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DragonFly kernel List (threaded) for 2004-01
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Re: Background fsck

From: Matthew Dillon <dillon@xxxxxxxxxxxxxxxxxxxx>
Date: Mon, 19 Jan 2004 16:33:31 -0800 (PST)

:Joerg Sonnenberger wrote:
:> 4 MB pieces looked in the different areas of the disk. The option to
:> split the journal into pieces becomes useful if you have RAID or similiar
:> means in place, which can effect the overall performance dramatically.
:I think it could benefit performance putting a journal on a faster RAID 1 
:mirror if you have a huge RAID5 array. Remember that if you have one of
:those expensive RAID controllers with battery-backed write-back cache,
:you should have the FS synced so that you have the speed-up
:of the write-back cache AND data consistency guarantee in a crash. softupdates
:alone guarantee metadata consistency in a crash only. You still lose

    You would still lose data with a meta-data-only journal, just not as
    much, but meta-data logs have a lot of flexibility, it would be possible
    to make certain guarentees and it is also possible to log file data
    as well as meta-data when the circumstances dictate.

	create file
	write 8k
	write 8k
	write 8k

    In the journal this would be (the T numbers on the left indicate atomic

	T1 inode meta data reflecting a directory size change
	T1 directory data reflecting the new directory entry
	T1 bitmap meta data reflecting the inode allocation
	T1 inode meta data reflecting the create
	T2 block allocation meta data
	T2 inode meta data reflecting a file size change to 8K
	T3 block allocation meta data
	T3 inode meta data reflecting a file size change to 16K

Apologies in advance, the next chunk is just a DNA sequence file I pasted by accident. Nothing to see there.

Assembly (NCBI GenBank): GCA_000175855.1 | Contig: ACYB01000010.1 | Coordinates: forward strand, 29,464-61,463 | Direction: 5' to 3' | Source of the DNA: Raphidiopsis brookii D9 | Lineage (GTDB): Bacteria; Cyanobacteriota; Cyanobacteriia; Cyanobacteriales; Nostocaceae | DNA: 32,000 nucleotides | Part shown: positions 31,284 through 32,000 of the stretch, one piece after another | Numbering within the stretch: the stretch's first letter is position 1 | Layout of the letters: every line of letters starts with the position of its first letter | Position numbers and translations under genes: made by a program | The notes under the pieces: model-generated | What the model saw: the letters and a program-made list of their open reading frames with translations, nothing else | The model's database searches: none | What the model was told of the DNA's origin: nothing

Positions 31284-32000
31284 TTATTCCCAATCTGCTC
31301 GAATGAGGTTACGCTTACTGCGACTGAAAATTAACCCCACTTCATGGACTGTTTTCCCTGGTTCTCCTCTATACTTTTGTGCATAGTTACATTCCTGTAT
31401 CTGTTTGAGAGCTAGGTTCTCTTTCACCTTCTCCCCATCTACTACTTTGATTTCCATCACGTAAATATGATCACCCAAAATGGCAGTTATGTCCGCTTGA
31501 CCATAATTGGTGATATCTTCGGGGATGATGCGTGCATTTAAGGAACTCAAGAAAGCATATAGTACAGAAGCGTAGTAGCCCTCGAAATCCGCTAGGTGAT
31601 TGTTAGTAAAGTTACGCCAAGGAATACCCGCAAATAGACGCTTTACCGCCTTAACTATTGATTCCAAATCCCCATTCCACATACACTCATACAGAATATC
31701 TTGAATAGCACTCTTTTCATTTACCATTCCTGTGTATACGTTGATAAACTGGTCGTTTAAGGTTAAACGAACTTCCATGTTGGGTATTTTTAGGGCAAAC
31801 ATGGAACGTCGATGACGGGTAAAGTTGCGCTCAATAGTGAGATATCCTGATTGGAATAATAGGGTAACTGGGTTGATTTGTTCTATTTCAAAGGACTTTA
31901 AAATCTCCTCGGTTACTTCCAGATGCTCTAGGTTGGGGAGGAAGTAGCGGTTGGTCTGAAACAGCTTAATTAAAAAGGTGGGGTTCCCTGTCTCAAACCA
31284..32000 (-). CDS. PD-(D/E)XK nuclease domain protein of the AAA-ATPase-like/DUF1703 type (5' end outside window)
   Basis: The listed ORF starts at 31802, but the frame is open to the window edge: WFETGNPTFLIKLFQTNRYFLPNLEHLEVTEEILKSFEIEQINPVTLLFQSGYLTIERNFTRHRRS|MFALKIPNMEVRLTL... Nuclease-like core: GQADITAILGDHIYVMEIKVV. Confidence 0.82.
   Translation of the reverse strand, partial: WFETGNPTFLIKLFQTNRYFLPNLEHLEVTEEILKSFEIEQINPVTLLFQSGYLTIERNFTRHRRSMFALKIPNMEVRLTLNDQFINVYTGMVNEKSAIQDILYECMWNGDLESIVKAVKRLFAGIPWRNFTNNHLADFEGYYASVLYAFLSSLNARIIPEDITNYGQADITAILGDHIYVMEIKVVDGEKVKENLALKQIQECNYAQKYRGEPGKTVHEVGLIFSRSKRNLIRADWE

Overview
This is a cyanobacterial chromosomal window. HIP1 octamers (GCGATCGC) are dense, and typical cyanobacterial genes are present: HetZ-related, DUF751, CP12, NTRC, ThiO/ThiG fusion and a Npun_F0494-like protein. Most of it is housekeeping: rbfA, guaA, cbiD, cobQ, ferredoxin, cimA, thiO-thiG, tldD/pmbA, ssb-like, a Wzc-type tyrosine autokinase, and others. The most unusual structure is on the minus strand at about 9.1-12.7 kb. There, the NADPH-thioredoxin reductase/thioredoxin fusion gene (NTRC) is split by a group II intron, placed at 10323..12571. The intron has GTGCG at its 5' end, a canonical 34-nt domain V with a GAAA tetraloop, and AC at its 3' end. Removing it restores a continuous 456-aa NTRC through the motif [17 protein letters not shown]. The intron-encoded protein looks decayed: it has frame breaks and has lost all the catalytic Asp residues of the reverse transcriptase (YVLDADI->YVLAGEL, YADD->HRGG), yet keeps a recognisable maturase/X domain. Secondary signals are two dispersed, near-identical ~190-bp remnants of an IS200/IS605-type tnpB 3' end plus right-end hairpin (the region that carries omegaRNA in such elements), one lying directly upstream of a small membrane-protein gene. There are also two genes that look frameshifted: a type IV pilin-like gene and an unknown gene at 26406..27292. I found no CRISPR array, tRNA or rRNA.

T4 block allocation meta data
	T4 inode meta data reflecting a file size change to 24K

    Directory data can be written at any point after T1 commits.  That is,
    directory data has to be treated the same as meta-data.  File
    block data can be written at any time before or after the log is
    committed as long as the blocks represent new data blocks and not
    a reuse of old data blocks recently deleted (that can be solved by
    not actually marking blocks in the bitmap as 'free' until after 
    the associated meta data is committed).

    What this does not do is tell us that the data blocks are good.  If
    we were to crash the file could be the correct size, but contain

    One solution to the file-data-garbage problem would be to log file
    data block write completions as meta-data:

	T80 block write complete
	T81 block write complete
	T82 block write complete

    Then the crash recovery program could notice that a file block was
    allocated but never written and either write out 0's to that block,
    or truncate the file.

					Matthew Dillon 

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